With cyber-threats today increasingly aggressive and constantly evolving, Kaspersky thinks his company “must be as flexible as possible when making serious decisions” – and therefore “stay private.” A public company is “too bureaucratic” for expeditious judgment, the company founder believes.
The firm restructured to become a London-registered holding company as it was gearing up for a planned London IPO a few years ago. “I realized then that we would lose our flexibility. And flexibility is critical for the innovation of an IT security company,” Kaspersky said.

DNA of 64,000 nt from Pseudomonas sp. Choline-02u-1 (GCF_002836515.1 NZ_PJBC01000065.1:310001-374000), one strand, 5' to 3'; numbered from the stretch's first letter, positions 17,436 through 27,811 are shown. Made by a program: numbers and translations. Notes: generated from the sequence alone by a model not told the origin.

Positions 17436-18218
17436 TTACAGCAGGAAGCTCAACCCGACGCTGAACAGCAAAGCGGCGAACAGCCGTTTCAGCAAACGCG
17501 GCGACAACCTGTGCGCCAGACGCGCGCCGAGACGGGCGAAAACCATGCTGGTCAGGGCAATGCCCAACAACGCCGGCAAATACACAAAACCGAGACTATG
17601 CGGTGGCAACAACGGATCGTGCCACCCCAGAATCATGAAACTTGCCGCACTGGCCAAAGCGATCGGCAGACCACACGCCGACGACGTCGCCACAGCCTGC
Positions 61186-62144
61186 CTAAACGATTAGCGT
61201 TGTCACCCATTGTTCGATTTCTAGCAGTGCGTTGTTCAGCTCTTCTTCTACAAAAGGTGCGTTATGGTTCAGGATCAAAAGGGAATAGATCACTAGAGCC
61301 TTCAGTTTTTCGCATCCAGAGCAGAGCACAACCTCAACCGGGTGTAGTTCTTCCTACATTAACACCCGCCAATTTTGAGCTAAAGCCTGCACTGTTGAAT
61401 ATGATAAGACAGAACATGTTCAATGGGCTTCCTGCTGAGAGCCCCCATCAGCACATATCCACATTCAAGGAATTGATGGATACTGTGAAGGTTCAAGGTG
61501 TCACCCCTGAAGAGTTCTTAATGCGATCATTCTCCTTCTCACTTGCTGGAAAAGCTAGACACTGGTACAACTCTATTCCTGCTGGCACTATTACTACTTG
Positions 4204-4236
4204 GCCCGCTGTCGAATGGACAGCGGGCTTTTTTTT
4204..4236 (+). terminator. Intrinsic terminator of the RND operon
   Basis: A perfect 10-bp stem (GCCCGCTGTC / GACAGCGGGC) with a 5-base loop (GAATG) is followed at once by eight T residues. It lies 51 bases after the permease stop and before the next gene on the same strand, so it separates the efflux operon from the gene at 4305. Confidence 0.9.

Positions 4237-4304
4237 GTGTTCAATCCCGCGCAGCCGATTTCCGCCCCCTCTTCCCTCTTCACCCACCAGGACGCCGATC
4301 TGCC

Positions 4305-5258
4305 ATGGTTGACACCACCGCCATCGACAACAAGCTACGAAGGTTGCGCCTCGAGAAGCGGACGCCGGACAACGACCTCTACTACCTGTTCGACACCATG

Kaspersky Lab is “very healthy” financially, plowing back most of its revenue into new products and marketing. “We do not need any extra finance injections,” Kaspersky stated.
In 2011 Kaspersky Lab reported sales of $612 million, up 14% from the previous year. The firm has yet to announce its 2012 results, but a spokesperson predicted sustained revenue growth.
First published in East-West Digital News.
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